Månedsbrev Generasjon 100 April 2017


Det har pågått oppussing i spinningsalen den siste tiden. Dette har ført til at timene har vært i aerobicsalen i stedet. Oppussingen har beklageligvis har tatt lengre tid enn planlagt og dette har dessverre ført til noen utfordringer i forbindelse med gjennomføring av timene. Oppussingen skal nå være ferdig og vi håper ting går tilbake til normalen.

I uke 20 (16. og 17.mai) er det ikke spinning, men utetreningene går som vanlig denne uka.

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“Fitness” foods unfit for waistline?

We have all tried to control our body weight at some time or another. We do so by watching what and how much we eat and by regulating our activity level, thus addressing both sides of the energy balance equation.  To adhere to this lifestyle, we may seek out foods that fit with our goals. Continue reading

Er fitnessmat upassende for midjemålet?

Vi har alle prøvd å kontrollere kroppsvekten vår ved et eller annet tidspunkt. Vi gjør det gjennom å passe på hvor mye vi spiser, samt å regulere aktivitetsnivået, slik at vi påvirker begge sidene av energibalanseligningen. For å holde oss til denne livsstilen, ser vi kanskje etter mat som passer med målene våre. Continue reading

Trening under svangerskapet: de fleste kvinner kan gjøre mer enn de tror!

I likhet med tidlig i småbarnsperioden, er graviditeten en periode karakterisert av et hav av motstridende råd fra, både fra familie og venner, men også helsepersonell og media. Råd angående fysisk aktivitet kan være spesielt forvirrende. Continue reading

Exercise in pregnancy: most women can do more than they think!

Similar to early parenting, pregnancy is a period characterized by an ocean of contradicting advice from family, friends, as well as health professionals and media.
Particularly confusing is the information regarding physical activity. Continue reading

Tabata hit at CERG

Tabata training is a very popular high intensity training protocol consisting of 20 seconds of all out effort, followed up by 10 second rest for a total of 4 minutes.  Tabata training shares the name with it’s inventor, Dr. Izumi Tabata, whom we had the pleasure of hosting at CERG today.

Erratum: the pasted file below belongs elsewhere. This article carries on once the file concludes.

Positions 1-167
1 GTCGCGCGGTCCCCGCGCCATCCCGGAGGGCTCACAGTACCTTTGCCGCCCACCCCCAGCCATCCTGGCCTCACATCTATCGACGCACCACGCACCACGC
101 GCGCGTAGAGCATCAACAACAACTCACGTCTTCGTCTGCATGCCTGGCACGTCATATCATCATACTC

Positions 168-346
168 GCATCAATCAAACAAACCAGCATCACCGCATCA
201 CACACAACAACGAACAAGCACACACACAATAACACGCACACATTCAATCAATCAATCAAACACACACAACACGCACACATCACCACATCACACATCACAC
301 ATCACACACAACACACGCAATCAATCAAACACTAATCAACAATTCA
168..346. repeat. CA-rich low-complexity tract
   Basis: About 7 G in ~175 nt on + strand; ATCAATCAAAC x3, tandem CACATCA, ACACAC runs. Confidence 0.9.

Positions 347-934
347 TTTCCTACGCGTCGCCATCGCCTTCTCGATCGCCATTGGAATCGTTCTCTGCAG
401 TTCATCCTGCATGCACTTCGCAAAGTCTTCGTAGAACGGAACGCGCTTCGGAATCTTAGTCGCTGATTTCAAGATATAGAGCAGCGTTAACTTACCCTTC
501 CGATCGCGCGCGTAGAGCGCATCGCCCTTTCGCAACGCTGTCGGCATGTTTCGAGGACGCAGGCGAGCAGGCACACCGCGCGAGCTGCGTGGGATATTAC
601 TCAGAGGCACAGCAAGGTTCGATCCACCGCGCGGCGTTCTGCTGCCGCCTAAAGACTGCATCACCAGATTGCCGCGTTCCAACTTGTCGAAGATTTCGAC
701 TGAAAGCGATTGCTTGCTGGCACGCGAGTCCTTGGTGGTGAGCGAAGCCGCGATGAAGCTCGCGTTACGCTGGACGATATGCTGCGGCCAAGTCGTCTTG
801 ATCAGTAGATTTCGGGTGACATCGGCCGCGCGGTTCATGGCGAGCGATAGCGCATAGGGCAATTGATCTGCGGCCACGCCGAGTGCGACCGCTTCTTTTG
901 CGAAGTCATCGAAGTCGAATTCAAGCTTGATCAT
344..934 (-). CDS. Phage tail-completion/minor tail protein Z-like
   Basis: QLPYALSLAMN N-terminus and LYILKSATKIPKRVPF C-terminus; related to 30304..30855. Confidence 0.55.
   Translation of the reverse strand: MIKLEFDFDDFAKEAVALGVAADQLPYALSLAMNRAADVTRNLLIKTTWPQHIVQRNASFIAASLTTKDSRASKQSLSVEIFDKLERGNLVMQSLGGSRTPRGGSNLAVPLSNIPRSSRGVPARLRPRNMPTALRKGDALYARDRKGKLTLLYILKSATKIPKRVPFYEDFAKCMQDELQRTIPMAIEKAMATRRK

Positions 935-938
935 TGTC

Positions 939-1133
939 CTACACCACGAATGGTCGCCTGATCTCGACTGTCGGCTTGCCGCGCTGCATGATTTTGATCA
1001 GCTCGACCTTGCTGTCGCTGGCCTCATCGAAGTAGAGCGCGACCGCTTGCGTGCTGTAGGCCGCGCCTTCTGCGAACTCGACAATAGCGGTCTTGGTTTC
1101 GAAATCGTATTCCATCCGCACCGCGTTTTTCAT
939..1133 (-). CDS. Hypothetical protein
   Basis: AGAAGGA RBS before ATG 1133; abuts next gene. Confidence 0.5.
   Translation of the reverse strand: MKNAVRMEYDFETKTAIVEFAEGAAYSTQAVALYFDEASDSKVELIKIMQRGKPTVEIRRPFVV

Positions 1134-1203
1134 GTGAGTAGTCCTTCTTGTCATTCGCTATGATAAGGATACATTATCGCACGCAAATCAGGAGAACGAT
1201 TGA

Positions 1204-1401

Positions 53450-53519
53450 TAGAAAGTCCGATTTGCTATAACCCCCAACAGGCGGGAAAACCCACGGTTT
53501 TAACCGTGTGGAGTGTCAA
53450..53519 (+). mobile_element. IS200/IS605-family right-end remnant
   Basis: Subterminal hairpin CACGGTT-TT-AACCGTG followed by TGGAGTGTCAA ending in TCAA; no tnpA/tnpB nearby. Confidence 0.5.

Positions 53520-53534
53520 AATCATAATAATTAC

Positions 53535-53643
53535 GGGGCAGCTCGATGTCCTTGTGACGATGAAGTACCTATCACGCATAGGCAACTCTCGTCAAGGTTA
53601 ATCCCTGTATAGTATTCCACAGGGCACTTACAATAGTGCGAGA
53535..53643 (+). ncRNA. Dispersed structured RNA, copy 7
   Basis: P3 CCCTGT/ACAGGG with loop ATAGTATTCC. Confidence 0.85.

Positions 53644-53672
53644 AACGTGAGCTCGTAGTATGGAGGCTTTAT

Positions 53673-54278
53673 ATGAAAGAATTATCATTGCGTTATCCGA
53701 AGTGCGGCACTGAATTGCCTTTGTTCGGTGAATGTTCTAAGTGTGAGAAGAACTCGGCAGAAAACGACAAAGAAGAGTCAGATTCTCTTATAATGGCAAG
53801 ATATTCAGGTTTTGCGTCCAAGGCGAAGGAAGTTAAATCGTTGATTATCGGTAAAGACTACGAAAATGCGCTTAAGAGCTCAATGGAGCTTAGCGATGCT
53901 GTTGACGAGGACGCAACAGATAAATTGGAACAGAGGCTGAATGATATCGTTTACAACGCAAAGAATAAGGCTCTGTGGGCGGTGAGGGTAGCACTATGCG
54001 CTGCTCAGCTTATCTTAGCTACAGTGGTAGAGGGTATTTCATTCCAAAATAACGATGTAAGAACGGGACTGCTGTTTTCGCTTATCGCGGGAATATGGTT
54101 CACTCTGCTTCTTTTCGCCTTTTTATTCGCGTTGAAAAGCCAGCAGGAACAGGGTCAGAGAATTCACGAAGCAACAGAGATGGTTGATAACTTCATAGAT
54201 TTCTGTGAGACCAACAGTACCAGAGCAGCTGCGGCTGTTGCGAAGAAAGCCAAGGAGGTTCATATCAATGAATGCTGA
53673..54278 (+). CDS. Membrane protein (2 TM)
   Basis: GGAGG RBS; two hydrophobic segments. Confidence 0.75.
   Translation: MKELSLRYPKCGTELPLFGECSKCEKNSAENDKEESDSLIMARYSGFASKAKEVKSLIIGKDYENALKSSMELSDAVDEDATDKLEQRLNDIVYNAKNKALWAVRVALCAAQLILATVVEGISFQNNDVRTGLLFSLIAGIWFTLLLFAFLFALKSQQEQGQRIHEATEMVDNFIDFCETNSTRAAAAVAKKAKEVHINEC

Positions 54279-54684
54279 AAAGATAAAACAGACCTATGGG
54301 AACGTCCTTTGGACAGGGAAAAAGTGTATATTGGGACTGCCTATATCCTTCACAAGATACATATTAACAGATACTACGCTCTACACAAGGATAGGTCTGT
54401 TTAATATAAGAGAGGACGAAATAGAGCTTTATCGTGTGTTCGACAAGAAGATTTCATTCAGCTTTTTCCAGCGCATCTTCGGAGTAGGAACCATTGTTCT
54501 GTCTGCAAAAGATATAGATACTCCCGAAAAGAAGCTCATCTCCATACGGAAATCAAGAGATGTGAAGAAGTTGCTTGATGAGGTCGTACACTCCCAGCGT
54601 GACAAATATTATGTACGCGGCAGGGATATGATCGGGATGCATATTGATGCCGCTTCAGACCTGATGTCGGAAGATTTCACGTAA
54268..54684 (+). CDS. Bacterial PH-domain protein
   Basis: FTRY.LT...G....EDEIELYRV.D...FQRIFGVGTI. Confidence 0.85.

From left: Silvana Bucher sandbakk, Ulrik Wisløff, Izumi Tabata and Øivind Rognmo

The concept of Tabata training was first entertained in 1984 in Norway, where Dr. Tabata was studying physiology along with Mr. Irisawa, a coach of the Japanese speed skating team.  The Tabata training protocol was first invented by Mr. Irisawa and was subsequently tested in the lab and established by Dr. Tabata. This protocol has been shown to deliver impressive improvements in fitness.

Tabata training is very simple to implement.  One can do it with a single movement (such as burpies), varying movements, or while running on a treadmill or cycling. Whichever way one chooses to exercise, the Tabata workout provides an effective full body anaerobic and anaerobic workout.  However, the Tabata-style workouts are very intense and their appropriateness should be assessed on individual basis.

Nina Zisko, Researcher at CERG

World Health Day: Depression-Let’s talk exercise!

This year the topic for the World Health Day  is depression. World Health Day is arranged by the World Health Organization (WHO) every year and this year the goal is to increase  and to lower the threshold for people to talk about it. Depression is characterized by both physical symptoms like pain and fatigue, and psychological symptoms like persistent sad mood and loss of interest in doing tasks one normally enjoys, which leads to decreased ability to perform everyday tasks. Other depressive symptoms are loss of energy, change in appetite and sleep patterns, anxiety, reduced concentration, feelings of being worthless and suicidal thoughts. Depression affects men and women of all ages and nationalities. Adolescents and young adults, women of childbearing age (particularly following childbirth) and adults over 60 years of age are of particular interest in this year’s WHO campaign. Depression is one of the most common mental health diseases in Norway, and it is estimated that 20% of the Norwegian population will experience a depressive episode during life.

Although there is increasing emphasis on mental health today, less than half of those suffering from depression seek treatment. Lack of resources and/or medical personnel, and stigma associated with mental disorders are the most common reasons why depressed individuals do not seek help. There are several methods of prevention and treatment for depression. The most common treatments in Norway today are psychological counselling and antidepressants. The latter treatment is often associated with unfortunate side effects and efforts to find more suitable non-drug methods of treatment and prevention have intensified. Accumulating evidence indicates that regular physical activity can contribute to improve one’s self-esteem and increase positive social interaction, which in turn can prevent future depressive episodes and treat current depression. Last year, two interesting articles were published underlining the importance of exercise and fitness as essential and effective strategies for preventing and treating depression. They found a meaningful link between depression, exercise, and fitness. It has also been shown that those who are physically active are at lower risk of developing depression after having experienced a heart attack, when compared to the physically inactive who have experienced the same.

There is a reason why the WHO has named this year’s World Health Day “Depression – Let’s talk” day. It is crucial that mental illness be taken seriously, and to make room for openly talking about depression, on a par with physical illness. This will contribute to more people getting treatment and being able to function normally in their everyday lives.

Ekaterina Zotcheva and Trude Carlsen